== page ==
Impressive women are shaping policy in Alabama

By STEVE FLOWERS As I observe the legislature, it occurs to me that I am getting older. A lot of the legislators and lobbyists I have known over the years have moved on. Montgomery is no longer an “Old Boys Club.” A cursory look at a typical day at the Alabama Statehouse would surprise you. […]

By STEVE FLOWERS

As I observe the legislature, it occurs to me that I am getting older. A lot of the legislators and lobbyists I have known over the years have moved on.

Montgomery is no longer an “Old Boys Club.” A cursory look at a typical day at the Alabama Statehouse would surprise you. An increasing number of professional women are a major part of the lawmaking process — there are a host of brilliant women under 40 who are at the forefront and yield a great deal of influence over the process of policymaking in Alabama.

First on most lists is, of course, Katie Boyd Britt, who was recently selected as head of the Business Council of Alabama. She is not only the first female to lead the organization but by far the youngest at 37. Britt is dynamic, fierce and talented. She will be an outstanding advocate for the business community in the state. She is the former student body president of the University of Alabama as well as a graduate of the UA Law School.

Mary Margaret Carroll was the first female to join the state’s oldest governmental relations firm, Fine, Geddie and Associates. She is a brilliant superstar. Carroll is from a prominent Ozark family and possesses a temperament and professional demeanor that depicts class, character and intelligence. She has a proven combination of analytical, problem-solving, legal and communications skills. She is known for her quiet confidence and conscientious discernment. Carroll manages a broad array of interests in tech, insurance, natural resources, energy and education.

Carroll and Britt have amazingly similar backgrounds. Both are daughters of the Wiregrass. Carroll is from Ozark and Britt is from Enterprise. Both were student government presidents and were Chi Omegas at UA.

Alison Hosp, who represents the Alabama Retail Association, has proven to be one of the most effective and professional governmental relations spokespersons for several years.

Maci Martin Walker is an outstanding contract lobbyist with the Christie Group. She has worked on dozens of policy measures over the years for major corporate clients.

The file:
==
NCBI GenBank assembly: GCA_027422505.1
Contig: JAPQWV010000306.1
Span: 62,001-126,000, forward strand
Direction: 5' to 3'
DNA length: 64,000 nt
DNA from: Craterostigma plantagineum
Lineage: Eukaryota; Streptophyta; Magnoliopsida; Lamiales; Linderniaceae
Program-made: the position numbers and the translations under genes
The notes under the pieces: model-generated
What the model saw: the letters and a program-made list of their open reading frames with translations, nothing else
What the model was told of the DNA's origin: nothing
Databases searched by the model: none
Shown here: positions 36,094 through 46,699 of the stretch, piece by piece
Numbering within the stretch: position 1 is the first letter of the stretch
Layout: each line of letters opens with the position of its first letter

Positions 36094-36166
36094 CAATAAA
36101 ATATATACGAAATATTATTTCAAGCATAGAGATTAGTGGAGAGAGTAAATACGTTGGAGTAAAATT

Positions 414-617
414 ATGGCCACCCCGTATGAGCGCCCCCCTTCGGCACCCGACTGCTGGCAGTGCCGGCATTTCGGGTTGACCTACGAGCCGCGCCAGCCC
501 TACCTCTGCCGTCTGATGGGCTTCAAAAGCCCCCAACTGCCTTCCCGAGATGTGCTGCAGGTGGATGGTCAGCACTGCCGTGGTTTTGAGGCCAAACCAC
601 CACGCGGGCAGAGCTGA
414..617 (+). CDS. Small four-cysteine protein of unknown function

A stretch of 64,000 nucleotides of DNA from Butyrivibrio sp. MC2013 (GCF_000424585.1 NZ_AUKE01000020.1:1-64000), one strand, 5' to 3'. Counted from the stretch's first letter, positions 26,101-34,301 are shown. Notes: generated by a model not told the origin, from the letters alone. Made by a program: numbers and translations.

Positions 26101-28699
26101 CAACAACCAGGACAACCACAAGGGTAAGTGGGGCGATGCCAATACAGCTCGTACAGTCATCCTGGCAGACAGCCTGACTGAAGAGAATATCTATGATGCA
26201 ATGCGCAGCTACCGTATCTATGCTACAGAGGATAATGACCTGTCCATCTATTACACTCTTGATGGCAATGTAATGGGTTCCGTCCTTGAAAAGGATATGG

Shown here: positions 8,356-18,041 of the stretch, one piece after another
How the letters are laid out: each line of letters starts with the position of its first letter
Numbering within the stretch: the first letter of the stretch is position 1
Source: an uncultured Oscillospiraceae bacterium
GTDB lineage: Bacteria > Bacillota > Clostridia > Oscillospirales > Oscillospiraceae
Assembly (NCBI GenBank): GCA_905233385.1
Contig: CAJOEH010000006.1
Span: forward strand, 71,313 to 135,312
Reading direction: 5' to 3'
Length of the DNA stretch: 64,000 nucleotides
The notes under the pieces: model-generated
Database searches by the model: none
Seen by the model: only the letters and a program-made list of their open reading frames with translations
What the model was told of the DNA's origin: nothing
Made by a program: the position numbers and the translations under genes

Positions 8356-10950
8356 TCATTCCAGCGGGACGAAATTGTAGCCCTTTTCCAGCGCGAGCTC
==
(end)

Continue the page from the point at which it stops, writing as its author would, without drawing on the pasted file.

Katherine Green Robertson is the chief legislative liaison for the attorney general’s office. She is a native of Selma and a graduate of Auburn University and the UA Law School. Robertson previously worked for Sen. Jeff Sessions as counselor during his tenure on the Senate Judiciary Committee. Robertson was one of the few former staffers called back to Washington to advise Sessions during his confirmation process as U.S. Attorney General.

Neah Mitchell Scott represents the revered Retirement Systems of Alabama. Scott is a brilliant attorney who possesses excellent interpersonal skills that hold her in good stead representing the 800-pound gorilla that is the RSA before the legislature. Scott is a native of Montgomery and a graduate of Auburn and the UA Law School.

Holly Caraway very aptly represents the Department of Mental Health. She is a native of Trussville and earned a BA, JD and MBA from UA. She is admired because she is a passionate advocate for causes in which she believes.

Ashley McLain is an extremely talented and confident lobbyist for the Alabama Education Association.

Brittany Bryan represents the State Personnel Board. She is one of the most experienced agency liaisons on this impressive group of female policymakers.

Molly Cagle, who represented Manufacture Alabama, is a star on the rise. She was stolen away by Britt at the BCA and is a former AU homecoming queen.

Christian Becraft, who represents AU, is another superstar.

Sally Corley, who represents state employees, is one of the most well-liked young professionals in Montgomery.

All of the outstanding young governmental affairs folks in Montgomery are not all female. Two of the brightest are married to females just mentioned. Niko Corley, who represents the Medical Association of Alabama, is married to Sally Corley. R.B. Walker, who represents Alabama Power, is married to Maci Walker.

David Cole, who has been an energetic stalwart advocate for ALFA, has gone to the BCA to work with Britt. He was a key player in the recent passage of the infrastructure bill.

The University of Alabama has brought on young Charlie Taylor, who is smart and has a strong family history in Alabama politics.

William Filmore, the son of a prominent Wiregrass judge, is outstanding as the governor’s legislative liaison.

 

Steve Flowers served 16 years in the Alabama Legislature and may be reached at www.steveflowers.us.